“Also, I have good and able assistants that are very cooperative and my players have been together and are very united. Even if you parade the best players in a team and there is no unity there is little you can achieve. There is a great team spirit among my players and they are always ready to play for each other.”
Before the final against Cote d’Ivoire do you ever think your team can come out victorious considering the fact that the Elephants have a lot of big names in their team? Kunle Adewole asked.
“We have a lot of respect for countries like Ghana, Nigeria and Cote d’Ivoire because a lot of their players play in big European countries and we are proud of them for representing Africa very well but when we play these countries it is a different ball game. We are always motivated to play them without any fear.
“Our players also boast of abundant skill, but team spirit is our greatest motivation with which we make the difference. Zambia was not expected to beat mighty Côte d’Ivoire in the final, but after surprising Ghana in the semi finals we were inspired to another upset by strong emotional ties to Libreville.
“We were not the favourites but it was very difficult to beat us. We knew we were playing against a very good team, a strong team, but sometimes football is psychology, the mental state, and our mental state is very high,” the French man noted.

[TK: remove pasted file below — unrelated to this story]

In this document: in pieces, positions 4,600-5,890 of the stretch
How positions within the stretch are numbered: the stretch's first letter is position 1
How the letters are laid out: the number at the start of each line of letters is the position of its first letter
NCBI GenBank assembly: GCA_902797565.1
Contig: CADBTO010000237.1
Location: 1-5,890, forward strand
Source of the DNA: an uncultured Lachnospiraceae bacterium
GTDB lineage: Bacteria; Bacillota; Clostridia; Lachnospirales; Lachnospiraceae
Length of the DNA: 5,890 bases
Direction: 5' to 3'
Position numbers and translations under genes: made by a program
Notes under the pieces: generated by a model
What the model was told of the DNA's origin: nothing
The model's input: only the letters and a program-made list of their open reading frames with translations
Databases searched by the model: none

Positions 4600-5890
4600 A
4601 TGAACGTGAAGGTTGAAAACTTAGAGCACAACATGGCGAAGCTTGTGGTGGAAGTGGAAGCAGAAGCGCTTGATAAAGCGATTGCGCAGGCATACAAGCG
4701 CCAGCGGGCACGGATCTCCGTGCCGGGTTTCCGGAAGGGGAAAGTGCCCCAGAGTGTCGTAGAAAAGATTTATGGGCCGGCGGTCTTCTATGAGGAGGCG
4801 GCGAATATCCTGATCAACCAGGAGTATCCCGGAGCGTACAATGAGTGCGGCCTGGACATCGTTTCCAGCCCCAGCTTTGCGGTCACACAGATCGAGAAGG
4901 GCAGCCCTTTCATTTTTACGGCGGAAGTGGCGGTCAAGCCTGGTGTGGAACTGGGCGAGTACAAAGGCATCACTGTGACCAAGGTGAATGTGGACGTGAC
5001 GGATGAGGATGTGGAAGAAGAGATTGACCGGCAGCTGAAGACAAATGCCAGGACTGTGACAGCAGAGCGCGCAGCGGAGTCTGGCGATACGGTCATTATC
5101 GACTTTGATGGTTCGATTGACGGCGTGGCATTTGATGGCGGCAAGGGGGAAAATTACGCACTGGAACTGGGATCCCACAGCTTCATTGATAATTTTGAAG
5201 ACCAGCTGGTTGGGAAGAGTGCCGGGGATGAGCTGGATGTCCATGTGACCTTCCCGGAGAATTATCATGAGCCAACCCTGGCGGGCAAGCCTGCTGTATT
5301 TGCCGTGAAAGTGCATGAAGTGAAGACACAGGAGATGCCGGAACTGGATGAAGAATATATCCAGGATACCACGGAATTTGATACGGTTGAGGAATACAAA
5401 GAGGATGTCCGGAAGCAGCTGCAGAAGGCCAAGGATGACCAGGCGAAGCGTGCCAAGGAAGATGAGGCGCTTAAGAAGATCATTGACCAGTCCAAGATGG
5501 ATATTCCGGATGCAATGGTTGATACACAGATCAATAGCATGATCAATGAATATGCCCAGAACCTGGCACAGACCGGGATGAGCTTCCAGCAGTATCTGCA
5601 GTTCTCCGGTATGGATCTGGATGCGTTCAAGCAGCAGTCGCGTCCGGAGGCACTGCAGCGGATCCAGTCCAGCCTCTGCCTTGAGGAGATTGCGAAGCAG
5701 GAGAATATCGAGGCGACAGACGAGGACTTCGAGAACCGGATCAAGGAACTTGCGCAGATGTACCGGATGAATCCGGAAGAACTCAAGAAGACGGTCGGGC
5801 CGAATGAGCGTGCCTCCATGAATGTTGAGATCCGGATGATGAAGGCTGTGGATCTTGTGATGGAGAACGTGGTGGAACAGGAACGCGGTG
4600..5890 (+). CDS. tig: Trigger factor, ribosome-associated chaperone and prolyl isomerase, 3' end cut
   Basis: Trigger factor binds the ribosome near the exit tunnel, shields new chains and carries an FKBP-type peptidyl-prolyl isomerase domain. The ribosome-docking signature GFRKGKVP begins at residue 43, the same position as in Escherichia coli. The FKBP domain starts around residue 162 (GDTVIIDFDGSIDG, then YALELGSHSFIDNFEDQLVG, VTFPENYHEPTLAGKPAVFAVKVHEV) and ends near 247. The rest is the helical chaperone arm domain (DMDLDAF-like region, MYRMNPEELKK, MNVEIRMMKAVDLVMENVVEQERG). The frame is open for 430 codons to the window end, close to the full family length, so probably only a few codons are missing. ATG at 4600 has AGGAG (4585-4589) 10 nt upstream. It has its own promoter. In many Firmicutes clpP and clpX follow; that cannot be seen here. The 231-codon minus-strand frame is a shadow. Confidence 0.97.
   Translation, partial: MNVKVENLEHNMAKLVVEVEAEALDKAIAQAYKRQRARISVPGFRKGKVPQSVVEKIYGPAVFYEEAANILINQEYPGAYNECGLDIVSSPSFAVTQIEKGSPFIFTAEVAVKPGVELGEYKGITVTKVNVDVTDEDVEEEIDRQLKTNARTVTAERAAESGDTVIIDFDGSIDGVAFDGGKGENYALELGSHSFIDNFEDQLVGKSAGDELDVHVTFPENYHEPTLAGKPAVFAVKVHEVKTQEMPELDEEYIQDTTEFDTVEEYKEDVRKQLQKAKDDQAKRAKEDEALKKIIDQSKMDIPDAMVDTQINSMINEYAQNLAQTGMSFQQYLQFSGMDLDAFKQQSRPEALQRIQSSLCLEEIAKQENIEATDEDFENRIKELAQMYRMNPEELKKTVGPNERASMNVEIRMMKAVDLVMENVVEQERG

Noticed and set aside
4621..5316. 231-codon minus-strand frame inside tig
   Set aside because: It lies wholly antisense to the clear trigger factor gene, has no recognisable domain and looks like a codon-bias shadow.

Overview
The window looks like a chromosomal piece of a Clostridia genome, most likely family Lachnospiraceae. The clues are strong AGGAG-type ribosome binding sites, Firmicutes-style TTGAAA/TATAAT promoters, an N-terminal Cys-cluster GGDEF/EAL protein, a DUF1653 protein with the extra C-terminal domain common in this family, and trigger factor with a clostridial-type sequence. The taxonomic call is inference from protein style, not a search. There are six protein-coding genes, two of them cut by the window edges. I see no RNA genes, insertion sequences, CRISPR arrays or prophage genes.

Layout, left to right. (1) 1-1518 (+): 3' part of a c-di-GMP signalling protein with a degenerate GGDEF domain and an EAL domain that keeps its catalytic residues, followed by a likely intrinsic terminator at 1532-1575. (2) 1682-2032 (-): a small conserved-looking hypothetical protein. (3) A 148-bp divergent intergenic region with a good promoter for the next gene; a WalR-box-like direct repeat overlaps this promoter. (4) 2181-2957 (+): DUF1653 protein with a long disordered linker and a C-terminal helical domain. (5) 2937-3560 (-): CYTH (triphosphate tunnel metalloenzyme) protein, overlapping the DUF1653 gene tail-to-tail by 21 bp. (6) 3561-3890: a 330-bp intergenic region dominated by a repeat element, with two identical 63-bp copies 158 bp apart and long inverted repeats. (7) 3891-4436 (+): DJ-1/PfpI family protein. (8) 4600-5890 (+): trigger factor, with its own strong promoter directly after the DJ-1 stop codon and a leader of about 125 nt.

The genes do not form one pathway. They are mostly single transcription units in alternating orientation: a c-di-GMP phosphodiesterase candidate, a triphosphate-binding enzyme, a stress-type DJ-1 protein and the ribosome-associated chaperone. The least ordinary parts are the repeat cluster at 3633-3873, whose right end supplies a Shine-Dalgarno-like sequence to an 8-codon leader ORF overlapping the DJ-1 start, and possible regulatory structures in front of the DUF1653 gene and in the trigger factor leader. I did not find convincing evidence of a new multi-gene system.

On how much they were motivated with their visit to the burial place of their dead heroes that lost their live in plane crash? Adewole asked.
“The visit was with mixed feelings. It was both inspiring and emotional. However, it was our target when we were preparing for the tournament to get to play in Libreville and the only way to get there was to qualify for the final. Before the Africa Cup, we were in camp in Johannesburg talking about the only possibility to go back to Gabon was the final. We have a focus to play in Libreville and it was not shaken and we will live to cherish the moment. It was a fantastic Nations Cup for us.”
Zambia will be campaigning in Group C, comprising Ethiopia, Bukina Faso and Nigeria, which narrowly defeated the Chipolopolo in the 2010 edition in Angola and also won in a friendly game between the two countries weeks before the last edition’s finals.